As far back as July 2019, we saw evidence that Google was preparing an easy-to-access translate feature in the recents/overview screen. This was finally announced by Google as part of December's Pixel Feature Drop, along with a similar feature for screenshots, but it's not appeared since. It now looks like it's finally showing up, although only in the latest Android 12 developer preview. Read More
Chrome OS 79 has been pushed to the Stable channel — that sounds technical, but it means the latest version of Chrome OS is now rolling out. This new release includes a tweak to the last version's Virtual Desks feature, better window management for touch controls in Overview mode on some devices, a renamed "Apps" section in Settings with per-app permissions and other options, lockscreen media controls, expanded port support in Linux/Crostini, and Chrome 79's stolen password protection. Read More
One of the changes introduced with Android Pie was a list of suggested apps and App Actions in the drawer and the Overview screen when you were switching between apps. However, that was a customizable setting that you could disable if you wanted. With Q's latest Beta 4, the setting is gone, meaning you can't get rid of those icons if you don't want to see them. Read More
One of the features that launched with early developer previews of Android 9 Pie was the option to select text and share images straight from Overview (aka Recents). Google promised that plenty of contextual options would show up there, like Spotify or Google Play Music when selecting the name of an artist, or Maps when selecting an address. Another integration that would have made a lot of sense is Lens, but Google's image recognition wonder was not showing up there — until now that is. Read More
A cool little feature in the Android P Developer Previews was that you could select text and images from any item on the Overview screen. Unfortunately, it stopped working on original Pixel devices — intentionally, it seems, as Google support marked an Issue Tracker complaint about it "Won't Fix (Intended Behavior)." But the feature has now made it to the full release of Android 9 Pie, even on 2016 Pixels. Read More
Long ago, before Google Now turned into the Feed, Google used to provide you with an easily accessible summary of custom tailored, account-scraped stuff, useful for keeping track of various deadlines or ongoing details. In that transition to Feed, though, the information was relegated to a new "Upcoming" tab in the Google app, and the personal overview started to stagnate a bit. Well, Google's bringing it all back better than ever via the Assistant. Read More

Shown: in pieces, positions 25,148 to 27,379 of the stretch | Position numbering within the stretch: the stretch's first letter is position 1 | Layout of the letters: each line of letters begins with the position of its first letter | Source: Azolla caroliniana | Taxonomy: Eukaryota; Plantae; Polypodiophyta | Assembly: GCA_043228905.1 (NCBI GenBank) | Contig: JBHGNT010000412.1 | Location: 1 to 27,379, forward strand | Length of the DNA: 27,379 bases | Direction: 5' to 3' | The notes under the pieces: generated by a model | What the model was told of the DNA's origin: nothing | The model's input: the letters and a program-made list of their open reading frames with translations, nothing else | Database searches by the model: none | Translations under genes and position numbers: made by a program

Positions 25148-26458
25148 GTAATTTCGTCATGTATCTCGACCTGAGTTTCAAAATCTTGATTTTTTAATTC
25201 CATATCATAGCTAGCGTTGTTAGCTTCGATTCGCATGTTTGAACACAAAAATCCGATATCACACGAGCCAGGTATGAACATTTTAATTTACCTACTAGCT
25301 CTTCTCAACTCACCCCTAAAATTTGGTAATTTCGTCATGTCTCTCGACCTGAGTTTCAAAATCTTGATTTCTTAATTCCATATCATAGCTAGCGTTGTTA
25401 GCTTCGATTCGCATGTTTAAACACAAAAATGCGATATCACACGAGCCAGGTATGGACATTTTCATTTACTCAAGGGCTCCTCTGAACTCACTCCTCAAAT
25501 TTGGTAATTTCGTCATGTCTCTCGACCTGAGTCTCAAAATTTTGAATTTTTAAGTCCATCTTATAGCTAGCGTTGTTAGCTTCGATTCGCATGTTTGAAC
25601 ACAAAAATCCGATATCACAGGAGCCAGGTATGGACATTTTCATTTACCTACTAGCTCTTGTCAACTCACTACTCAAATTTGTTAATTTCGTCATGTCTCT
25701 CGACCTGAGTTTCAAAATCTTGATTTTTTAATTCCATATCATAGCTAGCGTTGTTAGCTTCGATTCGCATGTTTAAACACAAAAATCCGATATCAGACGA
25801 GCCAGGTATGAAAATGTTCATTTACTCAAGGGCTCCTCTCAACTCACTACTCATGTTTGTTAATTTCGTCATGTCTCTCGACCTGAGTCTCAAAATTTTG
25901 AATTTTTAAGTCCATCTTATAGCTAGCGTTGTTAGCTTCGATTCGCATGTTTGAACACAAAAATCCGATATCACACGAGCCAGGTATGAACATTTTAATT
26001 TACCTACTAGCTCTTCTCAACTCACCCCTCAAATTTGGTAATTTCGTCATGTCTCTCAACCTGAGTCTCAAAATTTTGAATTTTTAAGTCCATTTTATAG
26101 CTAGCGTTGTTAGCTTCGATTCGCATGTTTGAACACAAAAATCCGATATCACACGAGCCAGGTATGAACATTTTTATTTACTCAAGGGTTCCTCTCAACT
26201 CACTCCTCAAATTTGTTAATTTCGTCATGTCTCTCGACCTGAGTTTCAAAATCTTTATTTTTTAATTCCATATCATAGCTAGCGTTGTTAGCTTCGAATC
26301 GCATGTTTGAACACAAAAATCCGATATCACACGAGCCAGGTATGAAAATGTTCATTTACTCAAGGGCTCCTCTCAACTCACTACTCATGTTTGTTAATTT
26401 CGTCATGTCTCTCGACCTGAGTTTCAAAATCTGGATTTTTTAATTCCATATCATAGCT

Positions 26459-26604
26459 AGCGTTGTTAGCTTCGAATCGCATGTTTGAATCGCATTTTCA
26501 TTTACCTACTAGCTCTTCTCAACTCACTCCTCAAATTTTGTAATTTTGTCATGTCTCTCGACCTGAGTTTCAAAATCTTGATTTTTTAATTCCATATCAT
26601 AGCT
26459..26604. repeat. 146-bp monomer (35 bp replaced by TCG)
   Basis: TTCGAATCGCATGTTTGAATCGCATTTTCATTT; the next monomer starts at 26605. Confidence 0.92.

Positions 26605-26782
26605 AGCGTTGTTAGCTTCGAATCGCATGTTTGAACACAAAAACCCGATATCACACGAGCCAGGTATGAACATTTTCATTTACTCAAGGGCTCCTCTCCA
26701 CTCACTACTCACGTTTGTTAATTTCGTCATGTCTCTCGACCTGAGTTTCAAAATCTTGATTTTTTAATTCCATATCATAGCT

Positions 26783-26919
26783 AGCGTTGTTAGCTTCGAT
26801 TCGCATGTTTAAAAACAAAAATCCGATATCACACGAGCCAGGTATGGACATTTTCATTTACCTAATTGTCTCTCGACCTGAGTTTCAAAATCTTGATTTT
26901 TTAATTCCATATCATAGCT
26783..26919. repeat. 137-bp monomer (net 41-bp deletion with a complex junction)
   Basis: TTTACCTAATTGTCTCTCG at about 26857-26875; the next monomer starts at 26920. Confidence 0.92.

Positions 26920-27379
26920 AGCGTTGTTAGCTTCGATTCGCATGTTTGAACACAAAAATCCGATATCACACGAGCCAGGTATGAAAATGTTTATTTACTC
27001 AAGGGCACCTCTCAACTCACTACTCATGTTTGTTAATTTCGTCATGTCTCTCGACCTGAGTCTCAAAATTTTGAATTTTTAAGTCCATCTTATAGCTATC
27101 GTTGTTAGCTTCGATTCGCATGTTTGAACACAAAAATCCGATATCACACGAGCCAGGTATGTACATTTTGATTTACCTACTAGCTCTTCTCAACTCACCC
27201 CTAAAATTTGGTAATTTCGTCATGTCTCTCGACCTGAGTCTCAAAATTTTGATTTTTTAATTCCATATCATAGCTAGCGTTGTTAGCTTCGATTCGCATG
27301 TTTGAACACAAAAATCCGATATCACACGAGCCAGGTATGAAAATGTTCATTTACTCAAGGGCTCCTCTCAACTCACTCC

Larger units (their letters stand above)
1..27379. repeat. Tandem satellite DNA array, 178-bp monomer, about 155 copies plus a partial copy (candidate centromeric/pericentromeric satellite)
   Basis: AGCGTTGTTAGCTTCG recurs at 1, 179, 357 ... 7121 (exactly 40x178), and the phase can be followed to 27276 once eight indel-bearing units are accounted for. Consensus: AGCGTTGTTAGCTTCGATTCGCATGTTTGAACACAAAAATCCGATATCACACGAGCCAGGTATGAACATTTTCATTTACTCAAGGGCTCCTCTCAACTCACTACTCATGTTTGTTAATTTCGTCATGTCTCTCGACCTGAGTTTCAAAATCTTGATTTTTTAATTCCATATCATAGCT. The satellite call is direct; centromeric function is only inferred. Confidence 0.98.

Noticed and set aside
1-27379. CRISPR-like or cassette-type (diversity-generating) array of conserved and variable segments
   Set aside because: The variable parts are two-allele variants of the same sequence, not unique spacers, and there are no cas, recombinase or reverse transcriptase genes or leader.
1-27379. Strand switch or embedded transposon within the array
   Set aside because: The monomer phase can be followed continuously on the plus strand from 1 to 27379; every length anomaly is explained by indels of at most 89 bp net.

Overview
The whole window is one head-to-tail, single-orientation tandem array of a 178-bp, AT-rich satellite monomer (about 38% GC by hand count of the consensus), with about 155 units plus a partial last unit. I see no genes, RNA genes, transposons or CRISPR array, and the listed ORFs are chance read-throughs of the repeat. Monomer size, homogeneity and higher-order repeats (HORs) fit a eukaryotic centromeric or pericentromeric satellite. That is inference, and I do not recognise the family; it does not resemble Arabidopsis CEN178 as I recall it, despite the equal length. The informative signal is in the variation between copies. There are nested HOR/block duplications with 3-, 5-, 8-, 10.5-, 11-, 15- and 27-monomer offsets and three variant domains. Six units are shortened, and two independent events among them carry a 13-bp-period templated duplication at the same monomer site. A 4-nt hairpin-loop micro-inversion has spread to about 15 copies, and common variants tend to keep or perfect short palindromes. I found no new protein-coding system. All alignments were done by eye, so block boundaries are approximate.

In its everlasting quest to get information that matters to you, Google announced at I/O 2018 a new Assistant experience that would consolidate the stuff you care about most in a central Feed-like overview page. With a vague launch time of "this summer," we didn't have any exact timeline for the feature's launch, but just as the calendar flipped over to "summer" officially, we received one tip of the new interface going live for a reader. Read More
You already saw a few things the overview button can do in our split-screen video demo, but that's just the tip of the iceberg. Google is taking app switching seriously in Android N by turbocharging the overview button. You can now switch between open apps without touching anything but that one button. Check out the video below for a demo. Read More
Android 5.0 Lollipop (known previously as just L) was the biggest change to Android since Ice Cream Sandwich. Frankly, I’d rank it as the biggest change to Android ever, for a variety of reasons.
Google has ostensibly searched every corner of Android for opportunities to tweak, improve, or completely reimagine the platform, and Lollipop is the result.
The most noticeable change was undoubtedly the addition of material design, the very first time Google has openly, publicly taken on a cohesive and thoughtful design philosophy, making it - in theory - accessible to everyone, and defining its rules clearly. Material design, which I've written about before, is a huge design shift, which can trace its roots all the way back to Matias Duarte's work on Palm's WebOS. Read More